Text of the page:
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Conservative estimates value the global small modular reactor market at £92 billion ($150 billion CAD) between 2025 and 2040.

U-Battery’s co-generation capabilities provide a key advantage as many markets require both heat and power generation. Further, a co-generative deployment is also notably cost effective as it eliminates the need to further develop and connect to an electricity grid. A fleet approach would be adopted, using the same design at different locations.

The U-Battery combined heat and power output is very well suited to hydrogen production, specifically when utilising process heat when combined with either Solid Oxide Electrolyser Cells (SOEC), so called “hot electrolysis” or with a thermo-chemical electrolysis process such as the copper chloride production cycle. This provides an alternative production to conventional cold-electrolysis or carbon based methane reformation and will avoid the need for the expense and operational constraint of backend carbon capture and storage. U-Battery can therefore offer a direct uranium-to-hydrogen island site, without power grid input supplies and fuelled from one or two uranium deliveries per decade. U-Battery will continue to collaborate with government and industry as the hydrogen economy develops, such as the UK North West Hydrogen Alliance.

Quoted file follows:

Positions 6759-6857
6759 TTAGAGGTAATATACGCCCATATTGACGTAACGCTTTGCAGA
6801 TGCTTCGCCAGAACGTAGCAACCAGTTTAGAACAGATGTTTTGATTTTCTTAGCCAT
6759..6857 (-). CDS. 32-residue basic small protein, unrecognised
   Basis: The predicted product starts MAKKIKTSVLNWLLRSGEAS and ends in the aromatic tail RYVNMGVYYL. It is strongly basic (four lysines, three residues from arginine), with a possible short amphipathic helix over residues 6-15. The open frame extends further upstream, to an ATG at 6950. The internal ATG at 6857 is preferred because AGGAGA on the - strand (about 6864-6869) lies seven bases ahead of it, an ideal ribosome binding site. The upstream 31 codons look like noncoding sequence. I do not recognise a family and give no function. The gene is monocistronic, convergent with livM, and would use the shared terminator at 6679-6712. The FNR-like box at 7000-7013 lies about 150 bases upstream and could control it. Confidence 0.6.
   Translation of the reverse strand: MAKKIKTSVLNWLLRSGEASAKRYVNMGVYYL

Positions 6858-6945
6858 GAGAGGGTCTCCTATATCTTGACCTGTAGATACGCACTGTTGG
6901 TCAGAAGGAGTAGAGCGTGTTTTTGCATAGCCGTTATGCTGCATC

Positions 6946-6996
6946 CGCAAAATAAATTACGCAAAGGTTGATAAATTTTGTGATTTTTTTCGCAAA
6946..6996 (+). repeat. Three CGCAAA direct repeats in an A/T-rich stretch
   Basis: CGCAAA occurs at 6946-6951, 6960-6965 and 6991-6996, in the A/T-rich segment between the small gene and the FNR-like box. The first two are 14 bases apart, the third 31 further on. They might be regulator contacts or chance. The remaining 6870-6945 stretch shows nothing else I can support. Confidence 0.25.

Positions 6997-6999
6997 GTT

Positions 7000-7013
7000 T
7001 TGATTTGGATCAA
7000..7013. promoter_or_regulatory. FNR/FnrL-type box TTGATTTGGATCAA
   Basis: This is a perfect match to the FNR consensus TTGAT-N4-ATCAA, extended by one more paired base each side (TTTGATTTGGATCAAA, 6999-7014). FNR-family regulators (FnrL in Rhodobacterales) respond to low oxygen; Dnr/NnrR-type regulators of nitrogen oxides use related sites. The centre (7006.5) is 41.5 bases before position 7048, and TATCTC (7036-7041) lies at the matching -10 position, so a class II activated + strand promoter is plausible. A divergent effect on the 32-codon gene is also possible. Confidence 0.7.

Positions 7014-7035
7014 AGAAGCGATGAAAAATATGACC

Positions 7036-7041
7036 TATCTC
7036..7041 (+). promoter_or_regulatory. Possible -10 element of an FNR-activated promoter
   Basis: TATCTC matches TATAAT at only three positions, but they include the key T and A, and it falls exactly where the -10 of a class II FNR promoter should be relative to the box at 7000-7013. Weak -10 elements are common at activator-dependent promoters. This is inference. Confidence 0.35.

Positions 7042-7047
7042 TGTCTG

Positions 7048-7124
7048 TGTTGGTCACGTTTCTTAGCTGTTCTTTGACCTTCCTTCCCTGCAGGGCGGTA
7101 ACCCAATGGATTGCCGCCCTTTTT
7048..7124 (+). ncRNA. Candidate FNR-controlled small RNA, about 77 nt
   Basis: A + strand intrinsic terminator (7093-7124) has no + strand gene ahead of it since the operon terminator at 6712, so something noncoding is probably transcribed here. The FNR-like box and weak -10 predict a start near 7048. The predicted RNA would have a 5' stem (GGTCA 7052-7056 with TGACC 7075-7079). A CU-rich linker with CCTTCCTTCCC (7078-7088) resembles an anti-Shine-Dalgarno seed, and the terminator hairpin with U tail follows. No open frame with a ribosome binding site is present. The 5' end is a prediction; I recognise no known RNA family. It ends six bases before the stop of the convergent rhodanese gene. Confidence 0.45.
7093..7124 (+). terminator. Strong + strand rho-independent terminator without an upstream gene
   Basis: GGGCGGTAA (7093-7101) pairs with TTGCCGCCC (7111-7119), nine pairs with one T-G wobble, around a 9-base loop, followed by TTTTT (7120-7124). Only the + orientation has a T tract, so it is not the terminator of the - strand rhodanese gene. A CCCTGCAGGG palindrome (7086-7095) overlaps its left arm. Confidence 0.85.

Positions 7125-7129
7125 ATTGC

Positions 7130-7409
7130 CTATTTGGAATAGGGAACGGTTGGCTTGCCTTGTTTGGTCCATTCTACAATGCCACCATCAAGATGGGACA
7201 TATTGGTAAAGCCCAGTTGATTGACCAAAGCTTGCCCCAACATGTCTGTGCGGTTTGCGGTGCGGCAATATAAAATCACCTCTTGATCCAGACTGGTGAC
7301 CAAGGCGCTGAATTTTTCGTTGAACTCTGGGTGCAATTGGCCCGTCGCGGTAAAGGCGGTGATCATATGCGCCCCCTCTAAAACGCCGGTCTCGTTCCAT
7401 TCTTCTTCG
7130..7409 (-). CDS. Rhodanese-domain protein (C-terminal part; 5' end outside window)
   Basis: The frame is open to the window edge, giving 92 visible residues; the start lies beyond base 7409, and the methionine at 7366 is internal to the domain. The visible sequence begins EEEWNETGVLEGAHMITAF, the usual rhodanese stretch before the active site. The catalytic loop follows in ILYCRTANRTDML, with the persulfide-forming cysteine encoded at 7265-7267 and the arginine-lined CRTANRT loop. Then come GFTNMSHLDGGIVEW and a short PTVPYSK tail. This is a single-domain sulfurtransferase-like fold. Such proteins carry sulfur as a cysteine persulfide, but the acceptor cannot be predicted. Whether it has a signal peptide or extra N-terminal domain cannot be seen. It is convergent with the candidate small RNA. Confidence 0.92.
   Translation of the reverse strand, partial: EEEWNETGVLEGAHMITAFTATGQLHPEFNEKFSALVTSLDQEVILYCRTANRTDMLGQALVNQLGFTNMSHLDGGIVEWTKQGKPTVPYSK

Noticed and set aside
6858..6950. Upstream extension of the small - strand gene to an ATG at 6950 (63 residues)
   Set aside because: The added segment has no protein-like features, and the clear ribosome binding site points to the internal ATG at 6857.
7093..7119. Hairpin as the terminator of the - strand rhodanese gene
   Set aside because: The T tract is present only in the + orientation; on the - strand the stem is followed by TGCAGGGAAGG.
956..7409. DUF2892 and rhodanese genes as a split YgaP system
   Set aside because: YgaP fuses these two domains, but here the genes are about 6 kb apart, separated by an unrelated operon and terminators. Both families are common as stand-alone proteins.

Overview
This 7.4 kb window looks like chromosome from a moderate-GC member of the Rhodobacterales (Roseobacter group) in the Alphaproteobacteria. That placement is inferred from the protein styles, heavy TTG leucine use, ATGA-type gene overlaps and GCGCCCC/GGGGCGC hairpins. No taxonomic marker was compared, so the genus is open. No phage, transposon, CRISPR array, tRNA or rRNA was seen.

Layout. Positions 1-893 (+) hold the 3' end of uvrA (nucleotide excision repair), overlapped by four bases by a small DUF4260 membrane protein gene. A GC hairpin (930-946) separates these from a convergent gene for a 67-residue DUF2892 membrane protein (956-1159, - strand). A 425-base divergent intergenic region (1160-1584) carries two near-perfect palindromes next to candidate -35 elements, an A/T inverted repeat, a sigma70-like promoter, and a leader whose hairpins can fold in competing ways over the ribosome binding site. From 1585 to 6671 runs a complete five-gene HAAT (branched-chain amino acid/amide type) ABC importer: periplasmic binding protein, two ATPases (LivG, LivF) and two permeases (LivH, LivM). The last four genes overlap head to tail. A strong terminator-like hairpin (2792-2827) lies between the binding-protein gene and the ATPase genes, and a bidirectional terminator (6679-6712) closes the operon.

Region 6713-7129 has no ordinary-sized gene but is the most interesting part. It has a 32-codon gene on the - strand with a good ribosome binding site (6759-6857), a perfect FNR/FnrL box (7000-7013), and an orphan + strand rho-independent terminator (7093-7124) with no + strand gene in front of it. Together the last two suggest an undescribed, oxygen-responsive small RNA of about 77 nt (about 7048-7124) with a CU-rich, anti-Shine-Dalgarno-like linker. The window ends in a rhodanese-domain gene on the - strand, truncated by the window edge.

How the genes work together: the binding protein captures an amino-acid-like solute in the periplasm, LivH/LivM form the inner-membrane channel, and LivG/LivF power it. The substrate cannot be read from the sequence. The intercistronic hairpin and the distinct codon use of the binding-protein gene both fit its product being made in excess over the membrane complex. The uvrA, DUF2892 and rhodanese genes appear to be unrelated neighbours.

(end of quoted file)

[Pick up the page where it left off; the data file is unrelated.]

U-Battery can also be used as part of a hybrid energy system integrating multiple low carbon and renewable energy sources to increase efficiency and reliability of the overall network.

Desalination is a further application. Currently there are 18,000 desalination plants around the world with an annual demand of an additional 1,000 units.

In the nuclear industry, U-Battery could double as an always on emergency generator for larger nuclear power plants.

U-Battery is best operated at full capacity and other uses for excess power include greenhouses and district heating.

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